Genre: Science Fiction, Fantasy, Adventure, Fiction
Book Jacket Synopsis: “Nix has spent her entire life aboard her father’s ship, sailing across the centuries, across the world, across myth and imagination. As long as her father has a map for it, he can sail to any time, any place, real or imagined: nineteenth-century China, the land from One Thousand and One Nights, a mythic version of Africa. Along the way they have found crewmates and friends, and even a disarming thief who could come to mean much more to Nix. But the end to it all looms closer every day. Her father is obsessed with obtaining the one map, 1868 Honolulu, that could take him back to his lost love, Nix’s mother. Even though getting it-and going there-could erase Nix’s very existence. For the first time, Nix is entering unknown waters. She could find herself, find her family, find her own fantastical ability, her own epic love. Or she could disappear.”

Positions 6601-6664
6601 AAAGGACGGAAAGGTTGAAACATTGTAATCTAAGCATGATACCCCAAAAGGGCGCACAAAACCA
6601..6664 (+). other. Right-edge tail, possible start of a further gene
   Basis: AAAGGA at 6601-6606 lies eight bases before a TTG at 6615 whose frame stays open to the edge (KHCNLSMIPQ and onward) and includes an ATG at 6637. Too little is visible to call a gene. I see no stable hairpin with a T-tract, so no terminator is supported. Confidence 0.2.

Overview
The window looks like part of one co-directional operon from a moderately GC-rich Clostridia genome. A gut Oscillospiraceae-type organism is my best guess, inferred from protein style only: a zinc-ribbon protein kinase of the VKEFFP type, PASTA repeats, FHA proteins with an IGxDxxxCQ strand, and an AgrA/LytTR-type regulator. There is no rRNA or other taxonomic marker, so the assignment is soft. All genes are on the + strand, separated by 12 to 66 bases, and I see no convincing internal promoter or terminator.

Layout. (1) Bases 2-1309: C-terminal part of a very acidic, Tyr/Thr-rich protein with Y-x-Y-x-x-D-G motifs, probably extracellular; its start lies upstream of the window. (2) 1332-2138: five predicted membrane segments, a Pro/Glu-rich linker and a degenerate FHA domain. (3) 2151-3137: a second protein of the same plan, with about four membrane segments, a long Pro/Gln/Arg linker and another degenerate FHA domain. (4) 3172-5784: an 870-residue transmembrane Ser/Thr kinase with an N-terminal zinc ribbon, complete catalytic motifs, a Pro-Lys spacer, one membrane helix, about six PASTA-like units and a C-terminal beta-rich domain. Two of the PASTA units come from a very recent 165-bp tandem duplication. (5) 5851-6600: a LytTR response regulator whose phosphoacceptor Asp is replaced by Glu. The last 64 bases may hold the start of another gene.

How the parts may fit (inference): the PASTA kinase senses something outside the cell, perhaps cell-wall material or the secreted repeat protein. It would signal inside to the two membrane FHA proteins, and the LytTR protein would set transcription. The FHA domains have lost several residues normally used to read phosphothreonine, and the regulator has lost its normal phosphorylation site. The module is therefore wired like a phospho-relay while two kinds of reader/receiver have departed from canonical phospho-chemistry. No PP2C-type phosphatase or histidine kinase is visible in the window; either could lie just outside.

Review: I was drawn to The Girl from Everywhere because of A) its amazing cover and B) its EPIC “Book Jacket Synopsis.” What’s not to love about a time-traveling pirate ship with an obsessive captain and a soul-searching daughter? In the end, however, The Girl from Everywhere ended up being a really big disappointment. One thing that particularly let me down was that the crew of the Temptation didn’t spend that much time actually time-traveling. They made it to 1868 Honolulu within the first six or seven chapters and, while that version of Honolulu wasn’t quite right, their attempts to problem-solve were largely conducted from the safety of the harbor. Certain parts of the plot also ended up being really confusing (which could easily be due to the fact that this book simply didn’t hold my attention enough to help me navigate through the more intricate sections). I also felt like Heilig completely overused metaphors in her writing. Every chapter felt like a metaphor dump and very much reminded me of my middle school poetry class days, when I became fixated on metaphors for an entire year and constantly used them in my writing. But drawing a million analogies doesn’t make someone a talented writer and it actually ended up being quite tiring to read. Aside from Nix’s dad (and Temptation captain), Slate, and the colorful first mate Bee (who is convinced that her dead wife, Ayen, is still with her and constantly gets her into mischief), the rest of the characters were bland and one dimensional. I was also disappointed in the description of how Slate actually Navigates. When he finally agrees to teach Nix, the details are shockingly vague and (of course) she gets it exactly right on the first try. Despite having an amazing foundation behind it, the plot fell flat and I was happy to be done with The Girl from Everywhere.